|April 22, 2014
|Smart Snacks Nutrition Standards and Culinary Education Programs
Special Nutrition Programs
Child Nutrition Programs
The purpose of this memorandum is to provide guidance regarding the treatment of culinary education programs that operate in schools participating in the federal school meal programs. Section 10 of the Child Nutrition Act of 1966 (CNA), 42 USC 1779, as amended by the Healthy, Hunger-Free Kids Act of 2010 (HHFKA), requires that all food sold outside of the school meal programs, on the school campus and at any time during the school day must meet the Smart Snacks nutrition standards set forth in the interim final rule titled “National School Lunch Program (NLSP) and School Breakfast Program (SBP): Nutrition Standards for All Foods Sold in School as required by the HHFKA of 2010”. This interim final rule was published on June 28, 2013 and is effective on July 1, 2014. As the Department of Agriculture (USDA) continues to move forward with implementation of smart snacks, state agencies are reminded to advise their respective schools that these standards will take effect this coming school year.
Culinary education programs providing students with technical career training operate in some schools nationwide. Some of those culinary education programs operate food service outlets that sell foods to students, faculty, or others in the community, with a minority of programs doing so during the school day. The smart snacks nutrition standards have no impact on the culinary education programs’ curriculum in schools, nor do they have any impacts on foods sold to adults at any time or to students outside of the school day. However, to the extent that such programs are selling food to students on campus during the school day, the statutory applicability of the smart snacks nutrition standards to all foods sold outside of the school meals programs is clear. As a result, foods sold to students must comply with the smart snacks nutrition standards. Section 12(l)(4)(J) of the Richard B. Russell National School Lunch Act (NSLA), 42 USC 1760(l)(4)(J), prohibits the Secretary from granting a waiver that relates to the requirements of the NSLA, the CNA, or any regulation issued under either statute with regard to the sale of foods sold outside of the school meal programs. Therefore, the nutrition standards included in the interim final rule apply to all foods sold to students on the school campus during the school day, including food prepared and/or sold by culinary education programs.
It is important to reiterate that schools with culinary education programs are in no way required to alter their existing curriculum, and we recognize the importance of these programs in building a wide range of student skills including business, operations, food safety, and the culinary arts. However, for the small number of culinary education programs that significantly rely on revenue generated from the sale of foods, there are multiple alternatives available to maintain adequate funding for their operations. For instance, the majority of these programs already receive some revenue from catering services for adults, which would not be impacted by the smart snacks nutrition standards. Programs could further expand their services in this area, as well as to restaurants and off-campus school events. Lastly, schools can choose to increase their sales of foods that meet the smart snacks standards, which may require recipe adaptations or even simple adjustments to portion sizes offered.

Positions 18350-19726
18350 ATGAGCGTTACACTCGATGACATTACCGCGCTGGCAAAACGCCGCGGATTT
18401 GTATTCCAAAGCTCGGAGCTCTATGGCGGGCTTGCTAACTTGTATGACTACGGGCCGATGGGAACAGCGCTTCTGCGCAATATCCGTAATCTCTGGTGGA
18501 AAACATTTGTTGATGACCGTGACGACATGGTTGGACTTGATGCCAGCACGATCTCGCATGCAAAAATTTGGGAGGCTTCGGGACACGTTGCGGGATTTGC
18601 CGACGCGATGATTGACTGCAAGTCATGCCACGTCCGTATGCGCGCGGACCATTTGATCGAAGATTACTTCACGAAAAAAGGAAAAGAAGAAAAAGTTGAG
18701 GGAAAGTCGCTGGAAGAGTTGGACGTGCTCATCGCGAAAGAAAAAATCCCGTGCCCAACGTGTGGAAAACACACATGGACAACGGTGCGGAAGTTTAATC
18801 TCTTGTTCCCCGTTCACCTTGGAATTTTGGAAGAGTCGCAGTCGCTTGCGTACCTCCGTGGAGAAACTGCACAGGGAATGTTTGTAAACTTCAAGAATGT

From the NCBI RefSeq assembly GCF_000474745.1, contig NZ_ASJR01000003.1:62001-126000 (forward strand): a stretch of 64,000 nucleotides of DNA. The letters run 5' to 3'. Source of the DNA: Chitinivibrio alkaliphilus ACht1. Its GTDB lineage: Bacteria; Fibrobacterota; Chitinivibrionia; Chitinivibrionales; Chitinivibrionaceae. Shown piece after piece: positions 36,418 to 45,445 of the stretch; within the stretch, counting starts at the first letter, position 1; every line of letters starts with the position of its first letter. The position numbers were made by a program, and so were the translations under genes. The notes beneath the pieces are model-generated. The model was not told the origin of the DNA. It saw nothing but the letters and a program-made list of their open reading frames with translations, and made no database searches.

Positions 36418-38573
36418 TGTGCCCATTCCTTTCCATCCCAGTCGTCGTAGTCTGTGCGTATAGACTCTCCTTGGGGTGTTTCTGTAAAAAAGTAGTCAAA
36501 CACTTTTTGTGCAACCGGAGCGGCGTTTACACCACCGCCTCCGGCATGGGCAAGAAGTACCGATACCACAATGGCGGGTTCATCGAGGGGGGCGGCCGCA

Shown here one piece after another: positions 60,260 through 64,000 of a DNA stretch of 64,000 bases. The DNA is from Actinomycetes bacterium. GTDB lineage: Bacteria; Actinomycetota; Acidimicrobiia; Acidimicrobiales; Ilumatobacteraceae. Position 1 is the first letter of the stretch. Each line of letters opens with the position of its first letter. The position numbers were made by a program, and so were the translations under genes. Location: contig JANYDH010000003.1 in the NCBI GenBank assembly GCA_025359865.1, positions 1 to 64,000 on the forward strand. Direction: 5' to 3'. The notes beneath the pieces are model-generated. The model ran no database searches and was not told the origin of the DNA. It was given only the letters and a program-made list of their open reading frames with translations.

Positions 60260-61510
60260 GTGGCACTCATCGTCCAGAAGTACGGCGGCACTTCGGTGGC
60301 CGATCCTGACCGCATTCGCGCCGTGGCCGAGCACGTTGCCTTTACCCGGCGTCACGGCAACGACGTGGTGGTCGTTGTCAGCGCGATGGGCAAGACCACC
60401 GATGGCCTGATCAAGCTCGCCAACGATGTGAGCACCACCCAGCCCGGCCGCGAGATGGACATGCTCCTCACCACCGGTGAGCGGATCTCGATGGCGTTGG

In recognition of the legitimate challenges facing these culinary education programs, state agencies are encouraged to consider addressing culinary education programs as a part of an infrequent exempt fundraiser policy. This approach supports the intent of the HHFKA and the smart snacks nutrition standards to make bold steps toward healthier school environments. Such an exemption would not interfere with the culinary education program curricula because the standards do not limit the skills that can be taught, but instead focuses on which foods can be sold to students during the school day on school grounds. While there is no limit on the sale of items meeting the smart snacks nutrition standards, some product sales could be planned for infrequent sale, for example, a pastry sale.
In recognition of the significant changes the smart snacks standards entail, USDA continues to listen and offer technical assistance, training and guidance to support schools in successfully meeting these standards. Further, states are reminded that during reviews of local education agencies (LEAs) and schools where noncompliance is identified, the appropriate response is technical assistance in conjunction with a corrective action plan to assist schools in working toward compliance. As stated in the interim final rule, there are currently no financial penalties associated with noncompliance with these standards identified during an administrative review.
Information on implementation and guidance on smart snacks may be found at http://www.fns.usda.gov/cn/smart-snacks-school on the FNS website. State agencies should disseminate this policy to the LEAs and school food authorities (SFAs). LEAs and SFAs should contact their state agency for additional information. State agencies may direct any questions concerning this guidance to the appropriate FNS regional office. We look forward to continuing to work with you on improving the nutrition of our nation’s children.
Child Nutrition Programs